SAN DIEGO, May 30, 2014 – It’s a big fight on a big stage, fitting for the big stakes faced by super middleweight British boxers Carl Froch and George Groves in their rematch on Saturday in London.
An enthusiastic crowd of 80,000 fans at Wembley Stadium will smash all post-war British boxing attendance records, a venue more accustomed to soccer than boxing. Expect a noise level commensurate with soccer, too. The fight will be aired live in the U.S. on HBO at 4 p.m. ET/1 p.m ET. Tea time on the East Coast, or happy hour if you prefer.
Whatever your beverage of choice, get it ready and don’t miss this match-up. It has all the elements boxing fans love: two evenly matched, skilled athletes who have something to prove and significant, legitimate tensions between them and their camps.
In their previous meeting in November, the challenger Groves put on a strong performance and was winning on most scorecards against the favored champion Froch. He declared he would drop Froch with a right hand early, and he did, knocking Froch down in the first round. Froch recovered and the fight was roaring along when Froch returned the favor in the ninth round, knocking down Groves. But referee Howard Foster saw fit to stop the fight. Groves and his supporters were outraged; some said the fix must have been in to preserve Froch’s titles. The controversy set up this rematch.
When promoter Eddie Hearn of Matchroom Sport announced the venue, no one thought it would be a sellout. Fight fans in the UK proved him right, snapping up 60,000 tickets in just 75 minutes. Another 20,000 were added including 10,000 on Wembley’s field (or “the pitch” as British fans know it), and the stadium will have to be converted in 17 hours after the conclusion of a soccer game. A practice run by stadium crews went off without a hitch in March.
The fight isn’t expected to be easy for either boxer. Froch (34-2, 23 KOs), 36, admits he took Groves a bit lightly the first time, accounting for the surprising knockdown. Groves (20-1, 15 KOs), the 26-year-old upstart, said it was no fluke, and if the fight hadn’t been stopped too soon he would have beaten Froch.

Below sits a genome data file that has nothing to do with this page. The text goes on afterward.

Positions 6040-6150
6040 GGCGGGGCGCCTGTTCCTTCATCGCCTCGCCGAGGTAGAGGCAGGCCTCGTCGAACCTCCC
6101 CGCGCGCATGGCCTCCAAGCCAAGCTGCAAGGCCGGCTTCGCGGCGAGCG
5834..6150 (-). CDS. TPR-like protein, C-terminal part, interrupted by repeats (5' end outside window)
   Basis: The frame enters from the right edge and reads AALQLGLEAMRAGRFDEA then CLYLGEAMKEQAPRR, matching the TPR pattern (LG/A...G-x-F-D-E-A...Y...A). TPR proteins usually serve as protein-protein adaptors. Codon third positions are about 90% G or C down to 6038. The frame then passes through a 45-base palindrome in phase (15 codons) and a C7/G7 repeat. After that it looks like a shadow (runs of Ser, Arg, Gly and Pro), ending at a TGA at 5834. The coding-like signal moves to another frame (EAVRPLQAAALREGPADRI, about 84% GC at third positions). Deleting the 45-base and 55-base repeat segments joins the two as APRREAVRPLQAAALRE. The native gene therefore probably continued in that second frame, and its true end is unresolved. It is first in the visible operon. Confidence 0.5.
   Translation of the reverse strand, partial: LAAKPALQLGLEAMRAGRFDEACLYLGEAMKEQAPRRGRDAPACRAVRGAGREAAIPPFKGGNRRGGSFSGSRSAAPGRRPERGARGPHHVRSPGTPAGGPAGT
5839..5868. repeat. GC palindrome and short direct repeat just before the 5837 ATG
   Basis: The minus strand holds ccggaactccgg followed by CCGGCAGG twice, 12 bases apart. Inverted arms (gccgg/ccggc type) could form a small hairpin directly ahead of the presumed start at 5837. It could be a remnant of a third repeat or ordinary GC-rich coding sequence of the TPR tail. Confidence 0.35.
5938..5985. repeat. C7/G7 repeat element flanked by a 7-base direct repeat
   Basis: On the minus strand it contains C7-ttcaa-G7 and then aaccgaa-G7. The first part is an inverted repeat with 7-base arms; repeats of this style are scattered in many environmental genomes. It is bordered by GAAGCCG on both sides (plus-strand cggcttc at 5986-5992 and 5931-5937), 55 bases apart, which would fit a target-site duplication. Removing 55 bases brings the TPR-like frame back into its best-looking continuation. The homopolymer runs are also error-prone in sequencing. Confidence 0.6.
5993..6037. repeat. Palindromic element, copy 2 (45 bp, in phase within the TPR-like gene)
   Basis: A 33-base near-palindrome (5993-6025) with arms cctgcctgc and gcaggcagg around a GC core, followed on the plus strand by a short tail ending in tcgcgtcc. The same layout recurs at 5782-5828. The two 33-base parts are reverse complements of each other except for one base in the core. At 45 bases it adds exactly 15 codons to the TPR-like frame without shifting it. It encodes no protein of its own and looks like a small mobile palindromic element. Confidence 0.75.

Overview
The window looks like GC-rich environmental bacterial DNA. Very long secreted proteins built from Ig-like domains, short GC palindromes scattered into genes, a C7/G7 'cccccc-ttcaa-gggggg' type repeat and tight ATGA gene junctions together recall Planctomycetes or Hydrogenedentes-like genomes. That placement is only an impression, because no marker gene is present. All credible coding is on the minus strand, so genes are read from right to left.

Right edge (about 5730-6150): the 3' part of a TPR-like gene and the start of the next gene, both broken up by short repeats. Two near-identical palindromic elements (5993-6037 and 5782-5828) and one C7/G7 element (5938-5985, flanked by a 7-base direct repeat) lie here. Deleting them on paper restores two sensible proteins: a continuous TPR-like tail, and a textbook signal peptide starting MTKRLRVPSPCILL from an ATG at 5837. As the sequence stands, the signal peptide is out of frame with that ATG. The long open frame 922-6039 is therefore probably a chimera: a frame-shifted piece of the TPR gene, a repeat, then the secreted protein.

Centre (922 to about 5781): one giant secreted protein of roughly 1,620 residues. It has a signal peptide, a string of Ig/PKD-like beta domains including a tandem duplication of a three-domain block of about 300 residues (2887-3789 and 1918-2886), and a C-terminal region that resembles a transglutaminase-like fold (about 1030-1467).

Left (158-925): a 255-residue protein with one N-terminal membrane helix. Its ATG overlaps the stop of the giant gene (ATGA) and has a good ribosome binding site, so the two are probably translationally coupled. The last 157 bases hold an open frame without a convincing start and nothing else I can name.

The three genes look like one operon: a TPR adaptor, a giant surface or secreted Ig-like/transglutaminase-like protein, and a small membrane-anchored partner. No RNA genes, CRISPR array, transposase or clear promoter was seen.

Froch and Groves have both done a good job getting under each other’s skin before the fight, with their fans egging them on. Froch thinks he deserves Groves’ respect as the champion. Froch told Britain’s Sky Sports Groves has been “dining out on his round one knockout” and that he won’t let it happen again.
Groves says he’s confident, not cocky, and thinks Froch is past his prime. The pair got into a shoving match at a media photo shoot at Wembley several months ago.
It will be a bout pitting the speed and movement of Groves against the tough brawling tactics of Froch. Groves needs to come out quickly before Froch gets warmed up and stakes his claim. Froch threw more punches in their first bout, but Groves landed a higher percentage of his punches, including more power punches (42 percent to Froch’s 35 percent).
Froch will be more prepared and more dangerous in the rematch if he truly underestimated Groves the first time as he claims. Although he won on paper, Froch is well aware many fans feel Groves was robbed in the first fight.
Groves will get the biggest opportunity of his career. If stress gets to him, he may not perform as well as he hopes. The tension of the big stage will be a factor neither boxer can truly prepare for.
Will youth be served? Or will the tough-minded champion prevail? It will be a close, entertaining contest. When it’s a matter of speed versus strength, speed always has the upper hand. If Groves can land shots against Froch like he did in the first bout, he’ll get his win this time. And we’ll get Froch vs. Groves 3.
Gayle Lynn Falkenthal, APR, is President/Owner of the Falcon Valley Group in San Diego, California. She is also a serious boxing fan covering the Sweet Science for Communities. Read more Media Migraine in Communities Digital News. Follow Gayle on Facebook and on Twitter @PRProSanDiego. Gayle can be reached via Google +
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